Cup, saucer coin is magician’s coin
In response to the question in Mr. Fazzari’s May 28 column from Numismatic News, I wanted to let you know that the coin you came across is part of a popular magic trick, called a “Scotch and Soda.”
The idea behind the trick is to show two coins to a spectator, make one of them disappear, and then reappear somewhere else. With the gimmick you have, it is pretty self-explanatory how to make the coin disappear. All you would need is a regular Mexican 20 centavo piece to make the coin “reappear” someplace else.
I don’t know how much value it would have on the counterfeit market, but the trick itself is priced around $20 due to the work involved in creating the gimmick. Most likely a magician mixed up the coin and accidentally spent it (an expensive mistake), after which it traveled around until it reached you.
You have the right idea about the way the coin works. I’ll share with you my routine for the trick and hopefully it will make sense.
I start with the gimmicked half dollar apart, showing the Kennedy obverse face up and the Mexican centavo side face up. (The audience assumes I have two different coins and I don’t show the backs of either one at this point.) I hold both of the coins in my hand, with the Kennedy obverse slightly overlapping the centavo. I also have a real Mexican 20 centavo coin in my pocket, hidden from the audience.
First, I draw attention to the fact that I have two coins in my hand and show them to the audience.
Next, I close my hand over the two coins. While closing my hand, the two halves should nest together easily. I squeeze them briefly to make sure that they are locked snugly.
I open my hand to reveal that one of the coins has disappeared. At this point I can show both the front and back of the “half dollar” and even hand it out to the spectator. Since the coin is locked, it will appear that there is nothing fishy about the coin. It would take a very perceptive eye to notice anything amiss.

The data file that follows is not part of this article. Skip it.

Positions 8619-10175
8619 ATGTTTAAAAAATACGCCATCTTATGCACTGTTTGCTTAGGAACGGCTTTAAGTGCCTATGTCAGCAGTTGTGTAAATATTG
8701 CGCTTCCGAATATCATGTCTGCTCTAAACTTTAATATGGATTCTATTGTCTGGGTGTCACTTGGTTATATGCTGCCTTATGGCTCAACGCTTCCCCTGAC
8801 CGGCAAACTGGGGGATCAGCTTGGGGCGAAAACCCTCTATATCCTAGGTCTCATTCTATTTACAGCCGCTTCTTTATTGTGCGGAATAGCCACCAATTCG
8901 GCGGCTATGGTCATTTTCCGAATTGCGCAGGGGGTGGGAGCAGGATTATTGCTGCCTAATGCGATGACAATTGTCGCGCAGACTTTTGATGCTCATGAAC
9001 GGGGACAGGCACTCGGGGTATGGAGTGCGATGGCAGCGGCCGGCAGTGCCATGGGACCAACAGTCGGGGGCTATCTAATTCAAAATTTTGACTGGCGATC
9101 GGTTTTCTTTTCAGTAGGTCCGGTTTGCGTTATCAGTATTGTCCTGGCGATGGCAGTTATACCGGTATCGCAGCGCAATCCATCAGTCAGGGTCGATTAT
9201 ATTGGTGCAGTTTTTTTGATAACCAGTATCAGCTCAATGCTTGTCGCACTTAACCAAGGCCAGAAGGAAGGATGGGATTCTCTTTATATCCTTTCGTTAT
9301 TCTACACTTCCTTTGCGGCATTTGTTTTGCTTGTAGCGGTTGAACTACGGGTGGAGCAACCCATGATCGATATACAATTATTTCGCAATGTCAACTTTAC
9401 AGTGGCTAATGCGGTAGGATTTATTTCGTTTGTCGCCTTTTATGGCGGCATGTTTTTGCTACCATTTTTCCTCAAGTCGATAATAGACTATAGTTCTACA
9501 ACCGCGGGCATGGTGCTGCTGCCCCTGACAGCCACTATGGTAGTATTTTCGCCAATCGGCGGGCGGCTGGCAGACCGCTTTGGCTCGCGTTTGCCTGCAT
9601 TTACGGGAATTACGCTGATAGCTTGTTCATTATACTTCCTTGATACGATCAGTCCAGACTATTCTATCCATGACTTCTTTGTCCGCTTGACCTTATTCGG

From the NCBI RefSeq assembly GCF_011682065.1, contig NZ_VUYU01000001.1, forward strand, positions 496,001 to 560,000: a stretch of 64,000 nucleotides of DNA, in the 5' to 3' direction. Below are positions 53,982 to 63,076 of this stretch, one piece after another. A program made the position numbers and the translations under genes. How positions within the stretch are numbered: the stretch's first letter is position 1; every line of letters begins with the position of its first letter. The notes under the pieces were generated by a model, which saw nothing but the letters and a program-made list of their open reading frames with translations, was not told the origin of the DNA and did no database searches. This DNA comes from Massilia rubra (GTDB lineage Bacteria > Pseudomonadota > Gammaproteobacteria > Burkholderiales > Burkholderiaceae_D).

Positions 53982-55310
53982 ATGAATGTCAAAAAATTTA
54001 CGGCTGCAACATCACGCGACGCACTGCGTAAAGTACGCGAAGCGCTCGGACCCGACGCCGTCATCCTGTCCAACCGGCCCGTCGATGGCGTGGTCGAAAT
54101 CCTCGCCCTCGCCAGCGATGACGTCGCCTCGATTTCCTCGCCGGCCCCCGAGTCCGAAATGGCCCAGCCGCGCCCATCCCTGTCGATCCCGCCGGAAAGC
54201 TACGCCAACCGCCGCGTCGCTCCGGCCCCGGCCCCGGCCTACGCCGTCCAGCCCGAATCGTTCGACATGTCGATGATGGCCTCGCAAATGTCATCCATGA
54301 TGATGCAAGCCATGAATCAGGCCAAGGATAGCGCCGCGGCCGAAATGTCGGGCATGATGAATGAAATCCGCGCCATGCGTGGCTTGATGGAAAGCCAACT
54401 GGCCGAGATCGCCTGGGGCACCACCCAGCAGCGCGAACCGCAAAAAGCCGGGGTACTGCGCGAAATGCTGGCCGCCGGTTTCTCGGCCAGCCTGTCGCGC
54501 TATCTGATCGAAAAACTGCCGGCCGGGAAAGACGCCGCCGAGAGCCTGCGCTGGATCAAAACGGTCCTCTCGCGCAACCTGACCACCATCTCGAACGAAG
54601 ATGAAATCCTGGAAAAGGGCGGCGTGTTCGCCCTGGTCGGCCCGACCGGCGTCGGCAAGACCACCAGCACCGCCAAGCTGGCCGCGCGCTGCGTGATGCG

When the spectator asks what happened to the centavo, I pull it out of my pocket. They think that I did an amazing bit of sleight-of-hand, when in reality the coin itself does all the work.
You are right that it is hard to get the two halves apart. Luckily, a magician would never need to do this during the act. There is a device called a bang ring (basically a plastic ring with two different diameter openings) that separates the halves easily. You place the half dollar (obverse up) into the ring and then bang it on a hard flat surface. Inertia will knock the centavo right back out.
Hopefully this makes more sense. I found a video of the routine on YouTube, if you would like to watch someone perform the trick. (I notice that they are actually using a version of the trick which has an English penny as the hidden coin.
I have two of these coins myself, both purchased from a wholesaler that can be found at www.themagicwarehouse.com. The company that makes this particular version is based out of Argentina and is called TangoMagic, though I am sure there are other manufacturers as well. The coins are very well made and lock very securely.
After doing a little research of my own, I found that many varieties of this trick exist with the same locking coin idea, but using different coins themselves. Some versions include different denomination euro coins, a pre-1967 English penny, and a smaller version which utilizes a U.S. dime and penny.
(Amateur coin collector and magician)
Altered coin used for magic trick Scotch and Soda
I wanted to identify the altered 1993 Kennedy half dollar F. Michael Fazzari pictures in “Facts About Fakes” in the May 28 issue. The coin is indeed a magician’s coin, though different from the “win-the-coin-flip” trick. It is what’s known as a “Scotch and Soda” trick, where the magician shows the half dollar and peso separate, then presses them together in a person’s hand to make it look as though the peso has disappeared. I hope this helps!
Kennedy half, Britannia penny used for trick coin